PostgreSQL SequencesMany MySQL DBAs have expressed interest in learning about PostgreSQL and this series is a guided tour through the basics. One of the ‘Wow! That is Different!’ things for MySQL DBAs looking at PostgreSQL are sequences.  Sequences can be used as a rough equivalent to MySQL’s AUTO_INCREMENT but that is only part of the story. Sequences are much more than just for auto-incrementing columns.  And the video can be found here.


First, PostgreSQL has a SERIAL data type.  They are defined as SMALLSERIAL, SERIAL, and BIGSERIAL that consume two, four, or eight bytes of memory. And respectively they count up to 32,767 or  2,147,483,647, or 9,223,372,036,854,775,807. 

MySQL has a keyword named SERIAL that is shorthand for BIGINT NOT NULL AUTO_INCREMENT UNIQUE.  

For the first example, we can create a smile table.

Column x gets a default value from a sequence named x_x_seq using the NEXTVAL() function.

Then we can add some simple data.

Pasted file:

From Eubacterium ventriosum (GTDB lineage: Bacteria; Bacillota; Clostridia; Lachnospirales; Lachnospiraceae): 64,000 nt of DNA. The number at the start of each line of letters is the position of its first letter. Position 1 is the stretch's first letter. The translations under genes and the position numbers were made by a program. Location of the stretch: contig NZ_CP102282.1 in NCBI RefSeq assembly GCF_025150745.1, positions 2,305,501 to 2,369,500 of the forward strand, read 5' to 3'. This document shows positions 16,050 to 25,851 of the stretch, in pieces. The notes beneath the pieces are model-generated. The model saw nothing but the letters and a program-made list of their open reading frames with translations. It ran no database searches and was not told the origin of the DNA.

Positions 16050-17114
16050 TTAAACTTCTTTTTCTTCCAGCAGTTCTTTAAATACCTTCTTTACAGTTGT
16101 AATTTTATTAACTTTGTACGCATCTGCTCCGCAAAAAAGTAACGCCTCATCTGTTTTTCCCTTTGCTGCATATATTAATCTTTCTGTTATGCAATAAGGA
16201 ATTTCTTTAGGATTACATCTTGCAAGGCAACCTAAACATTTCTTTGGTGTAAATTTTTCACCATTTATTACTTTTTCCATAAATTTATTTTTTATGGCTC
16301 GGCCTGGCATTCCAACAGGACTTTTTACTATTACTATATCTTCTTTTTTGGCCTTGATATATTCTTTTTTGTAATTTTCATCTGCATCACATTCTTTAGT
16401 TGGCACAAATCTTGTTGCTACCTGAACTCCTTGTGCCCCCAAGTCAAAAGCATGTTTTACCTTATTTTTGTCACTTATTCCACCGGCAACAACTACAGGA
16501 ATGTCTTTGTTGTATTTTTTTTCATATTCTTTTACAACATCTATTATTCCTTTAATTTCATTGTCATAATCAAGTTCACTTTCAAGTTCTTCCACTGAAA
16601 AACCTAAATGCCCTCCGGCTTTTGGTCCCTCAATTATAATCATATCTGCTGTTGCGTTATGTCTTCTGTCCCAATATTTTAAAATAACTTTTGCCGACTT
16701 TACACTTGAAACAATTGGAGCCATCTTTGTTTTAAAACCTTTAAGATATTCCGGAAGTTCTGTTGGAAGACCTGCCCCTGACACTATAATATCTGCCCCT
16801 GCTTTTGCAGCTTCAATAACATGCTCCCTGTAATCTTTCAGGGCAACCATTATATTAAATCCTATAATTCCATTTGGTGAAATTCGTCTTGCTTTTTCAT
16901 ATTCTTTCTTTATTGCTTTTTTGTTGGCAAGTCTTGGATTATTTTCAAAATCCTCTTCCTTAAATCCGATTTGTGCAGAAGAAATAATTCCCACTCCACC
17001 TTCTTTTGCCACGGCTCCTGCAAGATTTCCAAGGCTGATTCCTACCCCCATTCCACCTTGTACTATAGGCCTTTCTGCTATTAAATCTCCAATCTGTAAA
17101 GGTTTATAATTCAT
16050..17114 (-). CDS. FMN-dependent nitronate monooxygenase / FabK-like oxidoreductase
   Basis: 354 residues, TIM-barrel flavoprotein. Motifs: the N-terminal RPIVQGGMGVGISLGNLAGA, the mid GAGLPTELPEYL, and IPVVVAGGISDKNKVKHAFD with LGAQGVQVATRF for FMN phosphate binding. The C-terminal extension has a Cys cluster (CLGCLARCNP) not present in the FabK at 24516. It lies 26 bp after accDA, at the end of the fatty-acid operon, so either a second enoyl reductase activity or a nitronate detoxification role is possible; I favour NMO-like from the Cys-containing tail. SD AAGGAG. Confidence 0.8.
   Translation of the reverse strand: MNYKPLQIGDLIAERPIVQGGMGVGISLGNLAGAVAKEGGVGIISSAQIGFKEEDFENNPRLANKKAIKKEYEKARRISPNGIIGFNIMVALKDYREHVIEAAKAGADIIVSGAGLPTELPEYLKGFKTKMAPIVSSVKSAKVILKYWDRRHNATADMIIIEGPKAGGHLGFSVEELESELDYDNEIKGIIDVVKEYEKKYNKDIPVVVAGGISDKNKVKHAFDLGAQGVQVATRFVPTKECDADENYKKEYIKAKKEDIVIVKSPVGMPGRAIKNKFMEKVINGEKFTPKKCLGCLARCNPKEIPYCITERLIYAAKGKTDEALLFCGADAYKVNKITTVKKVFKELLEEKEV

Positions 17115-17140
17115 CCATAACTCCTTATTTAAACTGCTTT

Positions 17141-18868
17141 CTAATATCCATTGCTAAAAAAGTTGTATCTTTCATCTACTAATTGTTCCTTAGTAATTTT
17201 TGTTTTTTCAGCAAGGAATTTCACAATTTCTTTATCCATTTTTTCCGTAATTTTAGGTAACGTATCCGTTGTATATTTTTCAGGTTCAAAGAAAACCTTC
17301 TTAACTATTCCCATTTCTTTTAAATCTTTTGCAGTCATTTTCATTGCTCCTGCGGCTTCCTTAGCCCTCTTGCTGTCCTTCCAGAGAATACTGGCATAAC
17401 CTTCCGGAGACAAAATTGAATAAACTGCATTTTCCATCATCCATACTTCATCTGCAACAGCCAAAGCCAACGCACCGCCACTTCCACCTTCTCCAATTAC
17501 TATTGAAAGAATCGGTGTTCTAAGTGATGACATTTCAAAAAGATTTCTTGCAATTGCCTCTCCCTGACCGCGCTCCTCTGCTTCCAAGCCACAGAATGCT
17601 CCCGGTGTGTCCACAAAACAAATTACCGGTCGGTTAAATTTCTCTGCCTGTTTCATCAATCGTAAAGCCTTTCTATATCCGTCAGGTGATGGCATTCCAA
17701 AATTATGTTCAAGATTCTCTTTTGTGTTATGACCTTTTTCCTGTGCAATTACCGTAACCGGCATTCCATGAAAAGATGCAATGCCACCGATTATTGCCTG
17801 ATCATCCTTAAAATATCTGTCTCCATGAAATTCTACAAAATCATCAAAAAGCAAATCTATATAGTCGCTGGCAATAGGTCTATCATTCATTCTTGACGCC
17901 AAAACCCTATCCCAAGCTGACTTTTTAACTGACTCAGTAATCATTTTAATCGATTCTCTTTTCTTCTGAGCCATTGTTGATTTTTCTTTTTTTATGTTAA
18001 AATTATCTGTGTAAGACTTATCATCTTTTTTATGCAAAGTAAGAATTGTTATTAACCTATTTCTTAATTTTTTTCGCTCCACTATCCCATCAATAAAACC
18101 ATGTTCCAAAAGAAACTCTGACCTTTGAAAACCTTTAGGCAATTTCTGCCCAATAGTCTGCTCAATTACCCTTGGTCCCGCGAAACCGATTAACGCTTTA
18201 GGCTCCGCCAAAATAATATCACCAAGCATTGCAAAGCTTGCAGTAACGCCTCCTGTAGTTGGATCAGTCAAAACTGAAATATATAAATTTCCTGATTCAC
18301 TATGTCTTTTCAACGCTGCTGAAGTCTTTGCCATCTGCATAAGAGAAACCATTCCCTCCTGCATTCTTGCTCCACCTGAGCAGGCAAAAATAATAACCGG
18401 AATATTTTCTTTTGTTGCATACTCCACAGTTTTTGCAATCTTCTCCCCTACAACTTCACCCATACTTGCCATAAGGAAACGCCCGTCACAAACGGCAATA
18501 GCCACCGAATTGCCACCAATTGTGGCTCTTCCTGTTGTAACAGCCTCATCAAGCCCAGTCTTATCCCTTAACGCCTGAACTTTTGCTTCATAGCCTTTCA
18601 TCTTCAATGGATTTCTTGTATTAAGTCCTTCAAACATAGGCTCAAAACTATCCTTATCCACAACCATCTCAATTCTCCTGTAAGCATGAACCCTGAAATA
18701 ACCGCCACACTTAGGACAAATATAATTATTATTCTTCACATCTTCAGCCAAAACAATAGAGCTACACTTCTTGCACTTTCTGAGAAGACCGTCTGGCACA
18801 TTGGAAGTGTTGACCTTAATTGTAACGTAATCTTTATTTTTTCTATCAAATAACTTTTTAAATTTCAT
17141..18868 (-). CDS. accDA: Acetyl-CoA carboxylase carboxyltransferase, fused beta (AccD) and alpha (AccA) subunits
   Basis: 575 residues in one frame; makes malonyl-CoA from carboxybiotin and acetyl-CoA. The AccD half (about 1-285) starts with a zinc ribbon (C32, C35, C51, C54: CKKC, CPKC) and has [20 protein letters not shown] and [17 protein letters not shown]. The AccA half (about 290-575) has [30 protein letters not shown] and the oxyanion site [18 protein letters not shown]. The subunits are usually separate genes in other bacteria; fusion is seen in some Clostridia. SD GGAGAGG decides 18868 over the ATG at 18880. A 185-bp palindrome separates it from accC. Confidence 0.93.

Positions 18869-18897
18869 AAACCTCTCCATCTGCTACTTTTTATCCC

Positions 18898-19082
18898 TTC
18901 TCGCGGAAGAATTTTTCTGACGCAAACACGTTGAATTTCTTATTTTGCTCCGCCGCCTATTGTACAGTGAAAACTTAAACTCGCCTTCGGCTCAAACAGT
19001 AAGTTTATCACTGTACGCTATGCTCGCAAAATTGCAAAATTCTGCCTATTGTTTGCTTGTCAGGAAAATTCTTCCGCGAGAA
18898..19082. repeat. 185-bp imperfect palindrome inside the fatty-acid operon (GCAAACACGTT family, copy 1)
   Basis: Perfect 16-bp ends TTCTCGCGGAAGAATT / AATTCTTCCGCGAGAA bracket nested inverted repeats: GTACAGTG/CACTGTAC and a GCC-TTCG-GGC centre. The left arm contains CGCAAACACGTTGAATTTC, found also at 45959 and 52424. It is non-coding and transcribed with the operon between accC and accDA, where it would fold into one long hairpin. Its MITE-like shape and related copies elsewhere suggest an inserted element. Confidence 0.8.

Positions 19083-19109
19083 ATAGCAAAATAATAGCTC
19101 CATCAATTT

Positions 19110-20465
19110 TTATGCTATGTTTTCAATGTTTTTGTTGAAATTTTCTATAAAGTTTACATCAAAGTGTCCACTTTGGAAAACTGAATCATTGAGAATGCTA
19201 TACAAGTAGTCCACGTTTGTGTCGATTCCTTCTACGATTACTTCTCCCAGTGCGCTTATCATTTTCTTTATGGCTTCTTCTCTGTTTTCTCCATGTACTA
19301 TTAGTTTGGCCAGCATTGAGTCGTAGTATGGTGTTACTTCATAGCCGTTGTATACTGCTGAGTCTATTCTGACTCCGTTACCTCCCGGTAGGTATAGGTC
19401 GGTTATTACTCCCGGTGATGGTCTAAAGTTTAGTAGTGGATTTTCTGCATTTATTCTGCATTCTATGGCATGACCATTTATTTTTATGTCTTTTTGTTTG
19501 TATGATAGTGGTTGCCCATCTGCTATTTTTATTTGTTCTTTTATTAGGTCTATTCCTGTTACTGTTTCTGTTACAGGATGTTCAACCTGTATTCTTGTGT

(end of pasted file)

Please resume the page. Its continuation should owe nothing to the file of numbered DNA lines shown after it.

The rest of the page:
Note that we did not enter any values for column x and that the server supplied the value from the x_x_seq sequence.  Use \d to see that the table and the sequence were created together.

Sequences by themselves

But sequences can be declared without a table.  In the following example, a sequence is created that will start at 1,001.  To fetch the next value from the sequence and increment that sequence, use the NEXTVAL() function.

There are two ways to check the current count. The first is to query the sequence directly:

Ignore all the columns except for the last_value, at least for now.  Or use the CUIRRVAL() function.


Sequences are not series

A Series, as the name implies, is a series of numbers.  But they can not be referenced like a sequence can to the automatic valuation of a column. But they are very handy for generating data.

Wrap-around sequences

Sequences can start or end at numbers you desire and can also wrap around to start again if you use the CYCLE qualifier.  Here we create a repeating sequence of one or two that wraps around.

The details

Information on the status of a sequence can be had by using \d.

Next episode — Explaining EXPLAIN

Stay tuned!

The past videos for PostgreSQL for MySQL Database Administrators (DBA) can be found here: episode oneepisode two, episode three, and episode four.

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